No matter where you live in the South, crepe myrtles should have bloomed by now. If yours hasn’t, most likely it’s due to one of three reasons.

1. Your plant is just too small to bloom. Give it time.
2. Your plant isn’t getting enough sun. It likes full sun.
3. Some crepe myrtles bloom better than others. You may have a slacker. If so, replace it with one of the selections named above.

Attention: No ants were harmed in the production of this post.


  1. cooper88

    I ordered two Siren Red crape myrtles and planted them this spring. They are growing well, but they just started blooming light pink. Help!

    July 1, 2015 at 2:51 pm
  2. Steve Bender


    It is completely normal for the bark to start flaking off at this time of year. This is how a crepe myrtle grows — like a snake shedding its skin.

    July 1, 2015 at 1:06 pm
  3. Steve Bender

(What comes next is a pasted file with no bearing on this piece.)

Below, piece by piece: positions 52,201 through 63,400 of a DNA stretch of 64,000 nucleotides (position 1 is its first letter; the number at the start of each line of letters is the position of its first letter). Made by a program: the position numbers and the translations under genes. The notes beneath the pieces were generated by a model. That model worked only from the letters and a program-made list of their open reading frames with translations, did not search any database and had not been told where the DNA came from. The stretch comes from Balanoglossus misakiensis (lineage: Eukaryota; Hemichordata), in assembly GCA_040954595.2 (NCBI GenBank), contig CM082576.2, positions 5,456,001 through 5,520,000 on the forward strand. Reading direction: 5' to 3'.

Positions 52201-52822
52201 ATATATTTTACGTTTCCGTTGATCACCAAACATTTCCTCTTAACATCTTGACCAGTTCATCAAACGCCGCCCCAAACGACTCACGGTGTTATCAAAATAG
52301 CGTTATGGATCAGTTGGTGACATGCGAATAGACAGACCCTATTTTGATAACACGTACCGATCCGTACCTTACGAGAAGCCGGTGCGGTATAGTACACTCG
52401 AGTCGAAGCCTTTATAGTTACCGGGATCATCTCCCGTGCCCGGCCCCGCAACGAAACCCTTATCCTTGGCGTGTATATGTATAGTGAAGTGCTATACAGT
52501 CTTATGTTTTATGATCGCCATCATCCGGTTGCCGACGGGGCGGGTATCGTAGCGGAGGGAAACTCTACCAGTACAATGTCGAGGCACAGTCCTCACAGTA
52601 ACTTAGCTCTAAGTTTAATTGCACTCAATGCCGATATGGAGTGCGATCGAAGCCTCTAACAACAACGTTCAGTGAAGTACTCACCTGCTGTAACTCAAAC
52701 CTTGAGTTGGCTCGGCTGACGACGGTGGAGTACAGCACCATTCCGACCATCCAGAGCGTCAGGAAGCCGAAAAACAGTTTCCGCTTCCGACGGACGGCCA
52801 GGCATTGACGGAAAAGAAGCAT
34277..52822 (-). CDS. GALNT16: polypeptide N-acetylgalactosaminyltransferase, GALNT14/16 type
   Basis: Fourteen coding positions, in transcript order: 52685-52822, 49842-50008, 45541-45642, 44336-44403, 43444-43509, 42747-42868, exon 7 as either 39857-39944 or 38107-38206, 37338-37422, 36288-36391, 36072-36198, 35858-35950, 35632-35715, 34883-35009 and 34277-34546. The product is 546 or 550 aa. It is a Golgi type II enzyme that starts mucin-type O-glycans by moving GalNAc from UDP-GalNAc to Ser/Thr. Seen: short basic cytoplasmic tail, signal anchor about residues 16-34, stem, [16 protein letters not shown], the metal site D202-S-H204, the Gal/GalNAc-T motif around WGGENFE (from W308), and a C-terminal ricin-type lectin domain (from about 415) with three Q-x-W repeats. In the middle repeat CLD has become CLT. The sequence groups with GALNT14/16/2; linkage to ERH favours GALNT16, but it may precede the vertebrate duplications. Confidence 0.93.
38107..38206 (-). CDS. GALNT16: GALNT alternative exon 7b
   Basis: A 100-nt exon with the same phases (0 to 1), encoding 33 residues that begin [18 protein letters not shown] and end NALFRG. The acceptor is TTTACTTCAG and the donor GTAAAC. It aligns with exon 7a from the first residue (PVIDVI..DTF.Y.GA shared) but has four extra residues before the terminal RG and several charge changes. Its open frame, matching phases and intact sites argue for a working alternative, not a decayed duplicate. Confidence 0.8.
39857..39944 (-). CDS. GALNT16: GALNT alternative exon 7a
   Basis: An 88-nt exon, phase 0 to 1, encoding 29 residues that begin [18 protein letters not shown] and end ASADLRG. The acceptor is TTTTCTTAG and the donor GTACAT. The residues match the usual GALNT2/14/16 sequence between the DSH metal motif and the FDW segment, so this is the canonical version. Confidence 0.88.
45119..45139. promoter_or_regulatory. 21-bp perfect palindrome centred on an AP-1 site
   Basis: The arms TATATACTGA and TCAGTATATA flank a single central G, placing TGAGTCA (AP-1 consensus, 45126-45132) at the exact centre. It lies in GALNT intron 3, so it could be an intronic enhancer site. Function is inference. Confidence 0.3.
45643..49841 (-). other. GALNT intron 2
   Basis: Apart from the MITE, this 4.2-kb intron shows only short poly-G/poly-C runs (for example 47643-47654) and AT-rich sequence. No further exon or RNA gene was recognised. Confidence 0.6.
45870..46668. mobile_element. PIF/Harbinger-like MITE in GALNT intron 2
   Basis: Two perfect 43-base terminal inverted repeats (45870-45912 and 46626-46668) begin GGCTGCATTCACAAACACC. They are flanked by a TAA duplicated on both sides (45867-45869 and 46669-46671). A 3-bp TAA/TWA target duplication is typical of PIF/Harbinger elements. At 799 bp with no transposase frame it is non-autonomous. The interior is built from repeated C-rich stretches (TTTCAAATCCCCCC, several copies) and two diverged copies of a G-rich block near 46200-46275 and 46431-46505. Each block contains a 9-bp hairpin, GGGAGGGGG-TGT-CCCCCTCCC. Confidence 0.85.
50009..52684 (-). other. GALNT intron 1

Yes, sooty mold can grow on the honeydew dripped onto branches by sucking insects. You can scrub it off using soapy water.

    July 1, 2015 at 1:05 pm
  4. Steve Bender


    A lot of readers have complained about the same thing. What happened is that a very cold winter severely damaged crepe myrtles or killed them to the ground. Now they’re growing back from the roots. They will not leaf out again at the top, so remove the dead trunks and branches. The shoots coming up will become the new trunks.

    July 1, 2015 at 1:03 pm
  5. Steve Bender


    This still sounds like aphids and black mold to me, so treat that as recommended.

    July 1, 2015 at 1:01 pm
  6. Fran Stone

    The bark on my 4 Crape Myrtles is peeling off? Is this normal? They all were very slow to bloom this year, but all of them finally blossomed.

    June 29, 2015 at 10:35 pm
  7. Glenda Taylor

    Can Sooty Mold get on the trunk/limbs of a Crepe Myrtle also? In late August last year the leaves turned blackish and fell off but the tree itself was (and still is a little) black. Will it die? How do I get the black mold off of the branches?